Recommends . . . .
Links to Websites
of Special Interest
to Teachers and Students
of Language Studies.
Back in the day we called them "hot links" — and these wondrous little cyber pointers were seen as amazing tools for sharing meaningful connections to web pages of presumed mutual interest. Nowadays, with a web of countless millions of pages to choose from, links are commonplace, but finding the right link for the search at hand is often a challenge. Our purpose here is to share a few "hot links" related to foreign languages and perhaps help you find useful resources.
American Association of Teachers of French
If you are a teacher of French, or a Francophone, or one who just loves to explore sites devoted to French language and culture, then take a look at the AATF website. You can find out how to become a member, locate resources for your classroom, find lesson plans, and subscribe to a video service offered by the Audiovisual Bureau Cultural Services-Consulate General of France in New Orleans. The video service is described as “a series of contemporary French music videos especially selected and edited for use in the classroom. Lyrics for each of the songs appear as subtitles at the bottom of the screen, facilitating comprehension by students. Printed guides are available which provide lyrics, vocabulary as well as ideas for using these clips to help teach French.”
(Retrieved from http://www.frenchteachers.org/espace_francophone.htm)
On a quick stroll through the topics library, I found a great lesson entitled Rap et Rythmes. The video for the lesson is edited for use by classroom teachers with appropriate age and levels listed. The video lesson also includes a guide with an introduction, list of songs, and the pedagogical focus.
I also found a complete lesson on TEACHING ABOUT “LA FRANCOPHONIE ET LES ÉTATS-UNIS” from the National Bulletin archives. Several topics are listed for teachers, including lessons incorporating art, cinema, and literature in the French language classroom.
American Association of Teachers of Spanish and Portuguese
The AATSP site is smartly organized and user friendly. The left sidebar, listing all the categories of the site, indicates a robust array of content areas. The site provides the usual information on membership options, state chapters, conferences, and publications. Additional internal links lead to pages about scholarships, stipends, and student involvement. I did not find information for teachers on lesson plans or other educational resources such as those offered by the AATF web, although you could link to issues of the official online newsletter, Enlace.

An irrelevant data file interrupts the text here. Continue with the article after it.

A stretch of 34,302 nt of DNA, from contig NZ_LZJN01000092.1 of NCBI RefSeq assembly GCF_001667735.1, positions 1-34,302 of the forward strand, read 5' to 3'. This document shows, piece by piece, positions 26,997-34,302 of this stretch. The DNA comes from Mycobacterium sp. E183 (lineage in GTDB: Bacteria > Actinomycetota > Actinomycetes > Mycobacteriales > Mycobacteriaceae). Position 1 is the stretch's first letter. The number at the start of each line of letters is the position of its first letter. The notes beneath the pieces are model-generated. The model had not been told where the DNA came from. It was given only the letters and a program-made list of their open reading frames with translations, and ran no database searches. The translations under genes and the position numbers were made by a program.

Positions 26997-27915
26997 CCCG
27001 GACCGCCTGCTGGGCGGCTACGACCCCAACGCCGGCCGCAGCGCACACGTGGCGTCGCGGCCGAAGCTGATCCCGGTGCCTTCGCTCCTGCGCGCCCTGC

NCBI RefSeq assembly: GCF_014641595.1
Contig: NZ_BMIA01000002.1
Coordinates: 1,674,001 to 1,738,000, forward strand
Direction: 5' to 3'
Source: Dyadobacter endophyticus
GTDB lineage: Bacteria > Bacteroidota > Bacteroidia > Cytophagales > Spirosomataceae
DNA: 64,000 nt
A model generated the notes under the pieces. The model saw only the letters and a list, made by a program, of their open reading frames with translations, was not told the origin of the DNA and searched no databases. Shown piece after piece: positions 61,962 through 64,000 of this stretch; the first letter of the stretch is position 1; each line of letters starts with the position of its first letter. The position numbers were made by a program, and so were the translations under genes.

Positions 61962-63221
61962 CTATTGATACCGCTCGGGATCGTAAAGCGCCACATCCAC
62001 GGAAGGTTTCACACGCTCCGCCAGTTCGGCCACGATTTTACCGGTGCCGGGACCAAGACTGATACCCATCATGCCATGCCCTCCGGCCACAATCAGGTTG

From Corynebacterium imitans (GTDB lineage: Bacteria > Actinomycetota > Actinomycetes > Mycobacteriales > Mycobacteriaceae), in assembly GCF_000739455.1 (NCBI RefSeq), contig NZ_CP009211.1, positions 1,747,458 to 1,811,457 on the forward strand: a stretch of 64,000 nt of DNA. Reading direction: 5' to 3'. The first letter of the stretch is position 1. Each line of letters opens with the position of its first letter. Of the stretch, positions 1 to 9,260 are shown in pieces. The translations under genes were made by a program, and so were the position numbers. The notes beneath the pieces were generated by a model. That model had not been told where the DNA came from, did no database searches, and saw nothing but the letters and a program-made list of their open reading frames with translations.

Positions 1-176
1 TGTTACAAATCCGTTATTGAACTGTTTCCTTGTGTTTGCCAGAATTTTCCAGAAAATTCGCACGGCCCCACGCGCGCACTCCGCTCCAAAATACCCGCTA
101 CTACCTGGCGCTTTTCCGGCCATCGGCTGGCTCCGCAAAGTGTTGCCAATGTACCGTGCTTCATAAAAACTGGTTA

American Council on Teaching of Foreign Language
This is a highly useful web, one I consult almost every day. ACTFL is the national organization for teachers of any world language. The site is rich with information and resources for in-service teachers, pre-service teachers, and teacher educators.
You can find timely, concise information about membership options (student rates are always economical), conferences, publications, and professional development opportunities.
A new feature is the ACTFL SmartBrief, featuring links to articles related to language education and language issues. ACTFL also has a link to Discover Languages, an advocacy resource site to support the learning of other languages in the United States.
Although foreign language is one of the five core curricular courses for high school students, enrollment still lags behind because it is not required for graduation. Arkansas just took two steps backwards in foreign language education (2009-2010). The foreign language requirement was removed from the state supported Academic Challenge Program, which provides educational assistance to Arkansas residents in pursuit of a college degree, and by the passage in 2009 of ACT 182, directing all four-year institutions in Arkansas to fully accept associate degrees from two-year institutions. Prior to the passage of this act, students transferring to a four-year institution had to earn any required core curriculum hours that were not a part of their associate degree studies, most notably foreign language. As a result, the foreign language requirement is being phased out from the general core requirements in the colleges of arts and sciences at four-year institutions. How embarrassing!
American Association of Teachers of German
I simply love this site. As a former German teacher, I find that the AATG website keeps me “linked in” to all things German. I can quickly access news articles, the weather map, or language lessons on the Deutsche Welle link. The articles are in English, but many of the links are in German.
The AATG web contains all the information one needs to become a member, attend conferences, submit articles for publication, locate state chapters, and find opportunities for professional development. It would take hours to explore this site in detail. Much information is geared toward the classroom teacher and students, especially regarding immersion experiences. You can even find a photo gallery. Ausgezeichnet, nicht wahr?
Standards are a personal matter, and any attempt to impose them on others is fraught with great danger. Anyone who tries to defend 'the treasure of our tongue' should recognize that a valuable part of the treasure is the colloquial element, localisms and slang.
— Allen Walker Read, Magazine Word Study, 1965
is directed by Dr. Freddie A. Bowles
Assistant Professor of Foreign Language Education
in the Department of Curriculum and Instruction,
the University of Arkansas at Fayetteville.
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